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Data: DRC Ministry of Health; Chart: Andrew Witherspoon, Harry Stevens/Axios

The Ebola outbreak in the Democratic Republic of the Congo reports more than 1,000 confirmed and probable cases, and experts warn this could continue for the long haul unless the community starts trusting public health workers and participates in identifying contacts of infected people.

Why it matters: The outbreak cannot be stemmed until each contact of an infected person is vaccinated and monitored until they are declared free of the deadly infection — something the World Health Organization has been characterized as challenging. Some worry that the haemorrhagic disease could become endemic in the area, although most say it hasn't reached that point yet.

What's happening: Violent attacks on Ebola Treatment Centers (ETCs) and health-care workers have forced Doctors without Borders to suspend its operations in some hotspots of the disease (although they continue working elsewhere in DRC) and placed incredible pressure on local and international health-care workers struggling to respond to the communities in need.

DRC's Ministry of Health (MOH) continues providing daily updates, which show continued deaths of people who were not known to be infected, illustrating the precariousness of the situation. MOH spokesperson Jessica Ilunga, tells Axios that the disease has spread to another zone over the past 21 days, in Lubero, and it has resumed in other areas where it had been contained already, like Beni. She adds...

"After the attacks of the ETC, we organized community dialogue sessions in some areas to let the community express its concerns regarding the response in a peaceful way. Based on their comments, we started working on ways to adapt some Ebola response activities." 

What they're saying:

  • UCLA professor Anne W. Rimoin tells Axios, "Unfortunately, it is not surprising to see these case counts go up after the attacks. In an outbreak, community trust is key. It’s hard to get the community to trust the system and take advantage of the treatment centers when they are viewed as targets of violence."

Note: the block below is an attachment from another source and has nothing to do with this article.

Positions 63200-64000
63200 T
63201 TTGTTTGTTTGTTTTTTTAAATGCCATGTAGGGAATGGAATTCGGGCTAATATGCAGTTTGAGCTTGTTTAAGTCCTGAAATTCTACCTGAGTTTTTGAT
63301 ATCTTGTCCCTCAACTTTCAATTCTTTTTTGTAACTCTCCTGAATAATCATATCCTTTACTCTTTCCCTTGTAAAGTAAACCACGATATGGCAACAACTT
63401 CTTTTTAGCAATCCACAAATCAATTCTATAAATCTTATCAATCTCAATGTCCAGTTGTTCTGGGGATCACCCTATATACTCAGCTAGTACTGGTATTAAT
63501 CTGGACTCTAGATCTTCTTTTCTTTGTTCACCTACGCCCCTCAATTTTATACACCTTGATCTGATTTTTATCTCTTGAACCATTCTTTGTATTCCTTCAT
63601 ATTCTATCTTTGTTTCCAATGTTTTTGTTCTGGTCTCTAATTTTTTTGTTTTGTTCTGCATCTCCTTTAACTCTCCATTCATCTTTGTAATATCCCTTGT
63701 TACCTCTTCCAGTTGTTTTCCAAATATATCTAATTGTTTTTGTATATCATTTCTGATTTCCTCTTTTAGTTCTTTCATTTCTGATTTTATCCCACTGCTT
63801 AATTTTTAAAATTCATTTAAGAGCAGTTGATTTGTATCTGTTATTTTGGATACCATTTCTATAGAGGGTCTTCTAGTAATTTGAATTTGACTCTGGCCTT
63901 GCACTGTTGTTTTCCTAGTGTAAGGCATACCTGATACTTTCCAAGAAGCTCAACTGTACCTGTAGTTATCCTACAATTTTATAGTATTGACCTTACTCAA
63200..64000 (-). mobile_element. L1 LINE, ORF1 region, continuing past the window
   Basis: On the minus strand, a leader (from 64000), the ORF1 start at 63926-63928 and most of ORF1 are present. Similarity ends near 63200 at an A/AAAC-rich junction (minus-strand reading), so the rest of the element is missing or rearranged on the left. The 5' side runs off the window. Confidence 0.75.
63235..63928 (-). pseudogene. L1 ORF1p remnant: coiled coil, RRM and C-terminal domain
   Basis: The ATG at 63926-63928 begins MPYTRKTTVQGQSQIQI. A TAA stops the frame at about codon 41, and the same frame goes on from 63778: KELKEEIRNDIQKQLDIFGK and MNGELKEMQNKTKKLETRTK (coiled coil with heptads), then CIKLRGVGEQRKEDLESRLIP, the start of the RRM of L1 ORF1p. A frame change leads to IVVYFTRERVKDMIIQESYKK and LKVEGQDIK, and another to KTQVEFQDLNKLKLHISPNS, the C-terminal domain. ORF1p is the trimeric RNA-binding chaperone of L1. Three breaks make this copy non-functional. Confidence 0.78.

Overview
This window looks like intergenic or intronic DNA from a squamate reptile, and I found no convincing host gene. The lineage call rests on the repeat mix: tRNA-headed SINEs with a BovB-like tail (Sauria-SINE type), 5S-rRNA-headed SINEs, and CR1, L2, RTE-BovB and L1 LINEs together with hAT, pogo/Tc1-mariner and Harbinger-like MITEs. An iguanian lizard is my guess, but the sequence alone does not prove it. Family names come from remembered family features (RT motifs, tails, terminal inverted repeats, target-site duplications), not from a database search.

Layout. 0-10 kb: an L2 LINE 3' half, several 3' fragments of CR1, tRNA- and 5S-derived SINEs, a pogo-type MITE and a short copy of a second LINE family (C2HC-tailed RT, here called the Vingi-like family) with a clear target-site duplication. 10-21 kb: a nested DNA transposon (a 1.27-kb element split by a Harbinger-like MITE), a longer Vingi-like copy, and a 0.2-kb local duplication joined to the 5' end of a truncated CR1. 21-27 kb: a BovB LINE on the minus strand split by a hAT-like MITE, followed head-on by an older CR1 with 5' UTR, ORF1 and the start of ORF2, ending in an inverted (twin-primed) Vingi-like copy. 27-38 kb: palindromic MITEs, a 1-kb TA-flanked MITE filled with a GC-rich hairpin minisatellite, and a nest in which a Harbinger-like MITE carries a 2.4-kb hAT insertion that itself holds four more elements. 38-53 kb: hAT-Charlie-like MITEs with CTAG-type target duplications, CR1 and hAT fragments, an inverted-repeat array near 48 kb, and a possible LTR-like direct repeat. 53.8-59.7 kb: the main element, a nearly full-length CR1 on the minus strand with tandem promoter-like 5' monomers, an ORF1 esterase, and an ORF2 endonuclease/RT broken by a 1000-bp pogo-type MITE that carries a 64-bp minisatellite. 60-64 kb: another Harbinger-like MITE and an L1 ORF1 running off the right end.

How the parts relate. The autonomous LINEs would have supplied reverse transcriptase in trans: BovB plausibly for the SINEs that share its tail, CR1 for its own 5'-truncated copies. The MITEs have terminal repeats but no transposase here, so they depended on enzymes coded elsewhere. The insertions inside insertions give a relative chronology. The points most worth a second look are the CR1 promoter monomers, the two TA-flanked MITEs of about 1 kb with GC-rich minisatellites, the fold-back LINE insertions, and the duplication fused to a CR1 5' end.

• UC Berkeley professor Arthur Reingold tells Axios, "My guess is that all of the actors involved in this would reject the notion [of Ebola being endemic] for now. We still feel like we can get the number down to zero."
  • The International Rescue Committee, which says it's supporting 59 health clinics to help Ebola prevention efforts, calls the 1,000-mark a "tragic milestone." Per their website, "Working to combat the stigma and misunderstanding is the key to getting this outbreak under control."
  • WHO said it will keep its 700 personnel on the ground to help local public health officials, but adds that it needs more funding from donor countries. The global agency says they need at least $148 million for the next 6 months but as of March 19 had only received $74 million. See their feature stories.

Yes, but: Some good news: Per WHO, "Independent analysis of vaccination data indicate that the vaccine is protecting at least 95% of those who receive it in a timely manner." As of March 24, 91,523 people had been vaccinated.

The big picture: Rimoin, who also directs the UCLA Center for Global and Immigrant Health, says the outbreak would be "significantly worse" if the MOH and its partners hadn't been taking the right steps. She adds...

"What is going to stop the outbreak is the whole host of response activities that are currently being deployed — infection control measures in health facilities, vaccination, safe and dignified burial practices, dialogue with the community. These tactics will eventually bring the outbreak under control, but it’s an uphill battle."

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